Inflexibility in the Social Construction of Risk

By:
To add a paper, Login.

Perhaps there was a time when deference to the authority of scientists and engineers on matters of technology and risk was assured, but not today. By means of advertising campaigns and court proceedings, advocacy groups publicly challenge expert risk assessment on technologies as diverse as genetically modified organisms, high-power transmission lines, and vaccines. By investigating these controversies, social scientists have accumulated valuable information regarding the social construction of risk. A common conclusion is that advocacy groups are quite flexible with frames and rhetorical devices and that these are primarily driven in response to the strategies and tactics of their adversaries. Although not denying this co-constructive process, I argue in this paper that more attention should be paid to organizational constraints on characterizing risk. A shift in perspective is recommended: Rather than exclusively focus on the demands of the external environment (the adversaries, the policy process), investigators should consider internal conditions which may determine certain constructions of risk. In addition to the general public and regulators, social scientists should recognize a third audience crucial to advocacy groups—their membership. This approach is informed by the literature on social movement organizations (SMOs) and, in particular, resource mobilization. It is noted that SMOs depend on members for financial support and participation in events, and leaders do well to please and not alienate their base. Likewise, I assert that spokespersons of advocacy groups take care to characterize risk in a way consistent with the world view and value set held by their respective base. Examples are presented for organizations promoting women’s rights, environmental protection, and conservative Christian ideals.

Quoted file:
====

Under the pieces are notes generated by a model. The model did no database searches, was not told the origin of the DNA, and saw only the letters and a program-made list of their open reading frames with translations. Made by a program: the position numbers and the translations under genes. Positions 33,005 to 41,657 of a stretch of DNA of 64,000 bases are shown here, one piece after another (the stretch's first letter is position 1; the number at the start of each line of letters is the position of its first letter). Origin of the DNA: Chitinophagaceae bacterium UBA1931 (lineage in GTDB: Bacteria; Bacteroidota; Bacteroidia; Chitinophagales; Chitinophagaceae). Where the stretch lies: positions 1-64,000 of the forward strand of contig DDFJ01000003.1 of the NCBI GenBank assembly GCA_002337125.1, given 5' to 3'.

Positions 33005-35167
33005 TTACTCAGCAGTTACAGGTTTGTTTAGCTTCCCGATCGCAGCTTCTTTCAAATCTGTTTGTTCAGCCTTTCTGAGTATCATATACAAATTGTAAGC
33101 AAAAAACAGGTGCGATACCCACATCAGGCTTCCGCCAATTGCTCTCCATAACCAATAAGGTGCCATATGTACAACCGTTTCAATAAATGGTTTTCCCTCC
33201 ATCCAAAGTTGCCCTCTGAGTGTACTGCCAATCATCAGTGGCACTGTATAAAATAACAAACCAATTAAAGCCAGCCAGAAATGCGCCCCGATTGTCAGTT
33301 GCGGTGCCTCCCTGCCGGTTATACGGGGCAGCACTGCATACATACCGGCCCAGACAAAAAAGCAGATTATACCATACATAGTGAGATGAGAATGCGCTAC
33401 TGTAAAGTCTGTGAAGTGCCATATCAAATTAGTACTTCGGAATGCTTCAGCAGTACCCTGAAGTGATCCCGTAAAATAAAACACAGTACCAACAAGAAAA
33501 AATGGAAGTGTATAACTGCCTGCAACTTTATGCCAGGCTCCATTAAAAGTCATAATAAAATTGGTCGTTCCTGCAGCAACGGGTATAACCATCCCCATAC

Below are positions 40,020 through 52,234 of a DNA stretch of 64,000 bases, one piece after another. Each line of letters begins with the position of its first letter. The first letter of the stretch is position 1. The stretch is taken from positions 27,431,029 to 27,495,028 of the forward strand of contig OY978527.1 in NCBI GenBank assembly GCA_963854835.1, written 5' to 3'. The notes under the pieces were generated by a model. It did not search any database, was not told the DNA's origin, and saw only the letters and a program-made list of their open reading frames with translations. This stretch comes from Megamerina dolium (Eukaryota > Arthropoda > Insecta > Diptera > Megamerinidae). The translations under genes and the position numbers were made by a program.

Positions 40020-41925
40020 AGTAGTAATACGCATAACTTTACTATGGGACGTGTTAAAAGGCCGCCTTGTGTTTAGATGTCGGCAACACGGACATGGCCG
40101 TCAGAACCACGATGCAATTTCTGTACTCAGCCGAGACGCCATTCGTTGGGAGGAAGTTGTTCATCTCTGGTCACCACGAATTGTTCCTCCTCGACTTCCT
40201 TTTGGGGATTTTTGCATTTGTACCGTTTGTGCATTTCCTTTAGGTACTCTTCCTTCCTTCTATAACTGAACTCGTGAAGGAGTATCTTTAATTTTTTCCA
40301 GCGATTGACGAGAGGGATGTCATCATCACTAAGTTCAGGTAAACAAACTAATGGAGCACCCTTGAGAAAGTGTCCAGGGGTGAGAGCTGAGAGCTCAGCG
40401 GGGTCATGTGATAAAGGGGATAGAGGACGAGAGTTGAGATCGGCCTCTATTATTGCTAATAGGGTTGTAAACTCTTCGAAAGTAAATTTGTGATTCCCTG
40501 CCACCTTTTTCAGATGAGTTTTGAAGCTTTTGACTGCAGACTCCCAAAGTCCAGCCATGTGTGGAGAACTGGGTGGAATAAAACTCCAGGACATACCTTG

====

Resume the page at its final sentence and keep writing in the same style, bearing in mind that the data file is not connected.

Keywords: Social Construction of Risk, Risk Assessment, Technology Controversy, Social Movement Organization, Resource Mobilization
Stream: Knowledge and Technology
Presentation Type: Paper Presentation in English
Paper: A paper has not yet been submitted.


Dr. Stephen Lilley

Associate Professor, Sociology & Social Work Department, Sacred Heart University
Fairfield, CT, USA

Stephen Lilley, PhD, is an associate professor of sociology at Sacred Heart University. His current work explores the intersection of social movements and technology controversies.

Ref: T08P0255